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UK buyer sought for £8m Gainsborough masterpiece barred from export

Pastoral landscape sold at Sotheby’s was once owned by Royal Holloway college

Going to Market, Early Morning (1773), Thomas Gainsborough courtesy DCMS

The UK government has placed a temporary export bar on Thomas Gainsborough’s landscape painting Going to Market, Early Morning (1773) which sold for £8m at Sotheby’s London in July (estimate £7m-£9m). Arts minister Helen Whately says that “this piece is a superb example and I hope that a UK buyer can be found so we can find a new home for this work in our national collection”.

The work has passed through some notable collections. “At the 1883 Stourhead Heirlooms sale [at Christie’s], despite the presence of a number of great masterpieces from the collection, this spectacular landscape by Gainsborough was the star attraction and sold for by far and away the highest price, a staggering 2,700 guineas,” according to the Sotheby’s entry.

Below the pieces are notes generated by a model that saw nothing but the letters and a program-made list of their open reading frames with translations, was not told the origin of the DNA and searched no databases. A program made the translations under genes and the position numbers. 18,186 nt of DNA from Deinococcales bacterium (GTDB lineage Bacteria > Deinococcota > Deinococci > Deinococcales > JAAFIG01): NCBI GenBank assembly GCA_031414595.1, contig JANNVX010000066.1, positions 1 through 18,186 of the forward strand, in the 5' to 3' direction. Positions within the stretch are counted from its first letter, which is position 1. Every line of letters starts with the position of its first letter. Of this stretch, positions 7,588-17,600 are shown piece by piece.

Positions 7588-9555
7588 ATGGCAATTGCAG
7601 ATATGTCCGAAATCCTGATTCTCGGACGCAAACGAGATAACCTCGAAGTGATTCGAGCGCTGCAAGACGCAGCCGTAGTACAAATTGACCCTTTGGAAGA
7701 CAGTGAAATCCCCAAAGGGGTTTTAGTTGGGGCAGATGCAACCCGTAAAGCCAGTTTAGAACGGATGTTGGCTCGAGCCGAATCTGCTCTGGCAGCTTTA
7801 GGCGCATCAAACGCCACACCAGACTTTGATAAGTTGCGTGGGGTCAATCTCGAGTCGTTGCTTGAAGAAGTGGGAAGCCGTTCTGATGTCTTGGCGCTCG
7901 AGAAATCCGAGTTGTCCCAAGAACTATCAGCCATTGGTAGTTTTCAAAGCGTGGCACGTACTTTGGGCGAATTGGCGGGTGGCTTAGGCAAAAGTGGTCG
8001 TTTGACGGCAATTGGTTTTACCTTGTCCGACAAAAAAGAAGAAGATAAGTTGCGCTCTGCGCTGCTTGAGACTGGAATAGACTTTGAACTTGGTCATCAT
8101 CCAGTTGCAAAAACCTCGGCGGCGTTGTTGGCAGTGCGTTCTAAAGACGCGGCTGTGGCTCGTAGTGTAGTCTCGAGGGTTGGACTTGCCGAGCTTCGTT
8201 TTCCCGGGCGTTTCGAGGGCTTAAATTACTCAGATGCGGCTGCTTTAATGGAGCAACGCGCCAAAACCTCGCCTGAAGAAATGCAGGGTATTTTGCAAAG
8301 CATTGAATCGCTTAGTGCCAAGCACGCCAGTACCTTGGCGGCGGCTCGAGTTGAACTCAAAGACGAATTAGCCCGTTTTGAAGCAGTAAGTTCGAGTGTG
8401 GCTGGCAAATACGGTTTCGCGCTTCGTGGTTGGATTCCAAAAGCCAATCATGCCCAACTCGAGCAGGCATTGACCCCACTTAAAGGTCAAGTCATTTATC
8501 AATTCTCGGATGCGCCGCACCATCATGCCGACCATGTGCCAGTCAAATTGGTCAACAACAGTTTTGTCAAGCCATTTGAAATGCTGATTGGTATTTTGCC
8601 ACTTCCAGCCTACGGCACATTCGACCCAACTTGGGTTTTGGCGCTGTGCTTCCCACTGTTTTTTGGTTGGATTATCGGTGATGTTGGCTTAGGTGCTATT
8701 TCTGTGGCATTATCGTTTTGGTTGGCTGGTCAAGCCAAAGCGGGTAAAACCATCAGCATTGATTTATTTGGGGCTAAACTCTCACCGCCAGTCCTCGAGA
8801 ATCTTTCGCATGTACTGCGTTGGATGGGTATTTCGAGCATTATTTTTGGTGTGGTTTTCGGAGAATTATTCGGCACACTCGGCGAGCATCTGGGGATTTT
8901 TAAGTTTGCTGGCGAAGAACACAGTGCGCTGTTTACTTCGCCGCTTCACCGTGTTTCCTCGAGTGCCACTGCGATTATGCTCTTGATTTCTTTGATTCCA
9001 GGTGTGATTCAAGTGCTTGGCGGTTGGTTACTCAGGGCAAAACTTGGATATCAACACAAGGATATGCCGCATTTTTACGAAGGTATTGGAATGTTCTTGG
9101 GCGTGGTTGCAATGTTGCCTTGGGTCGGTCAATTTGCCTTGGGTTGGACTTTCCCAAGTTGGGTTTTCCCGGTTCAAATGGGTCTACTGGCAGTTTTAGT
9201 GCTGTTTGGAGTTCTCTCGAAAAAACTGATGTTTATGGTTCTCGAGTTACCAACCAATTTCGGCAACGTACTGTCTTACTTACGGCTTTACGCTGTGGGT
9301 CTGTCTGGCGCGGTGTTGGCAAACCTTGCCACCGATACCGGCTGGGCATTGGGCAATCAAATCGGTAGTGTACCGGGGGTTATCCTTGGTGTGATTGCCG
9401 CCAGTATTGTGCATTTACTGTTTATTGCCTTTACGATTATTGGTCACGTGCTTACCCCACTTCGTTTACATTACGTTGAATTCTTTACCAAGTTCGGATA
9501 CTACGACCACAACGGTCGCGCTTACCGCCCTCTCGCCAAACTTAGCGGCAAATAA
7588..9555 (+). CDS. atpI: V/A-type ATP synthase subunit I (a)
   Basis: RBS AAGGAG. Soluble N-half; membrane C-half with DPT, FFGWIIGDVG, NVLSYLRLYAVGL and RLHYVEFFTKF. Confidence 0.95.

“The painting was bought by Thomas Holloway, the great Victorian philanthropist and founder of Royal Holloway College, part of the University of London.” In 1993, the work was acquired by the previous owner who consigned it to Sotheby’s.

According to a government statement, the decision on the export licence application for the painting will be deferred until 22 March 2020. “This may be extended until 22 September 2020 if a serious intention to raise funds to purchase it is made at the recommended price of £7,961,000 plus £234,200 VAT,” it adds.

The reviewing committee on the Export of Works of Art and Objects of Cultural Interest advises the government. Committee member Christopher Baker says in a statement: “With engaging figures and exquisitely modulated silvery light, it subtly displays Gainsborough’s knowledge of 17th-century European art and is a delightful, lyrical, escapist image.”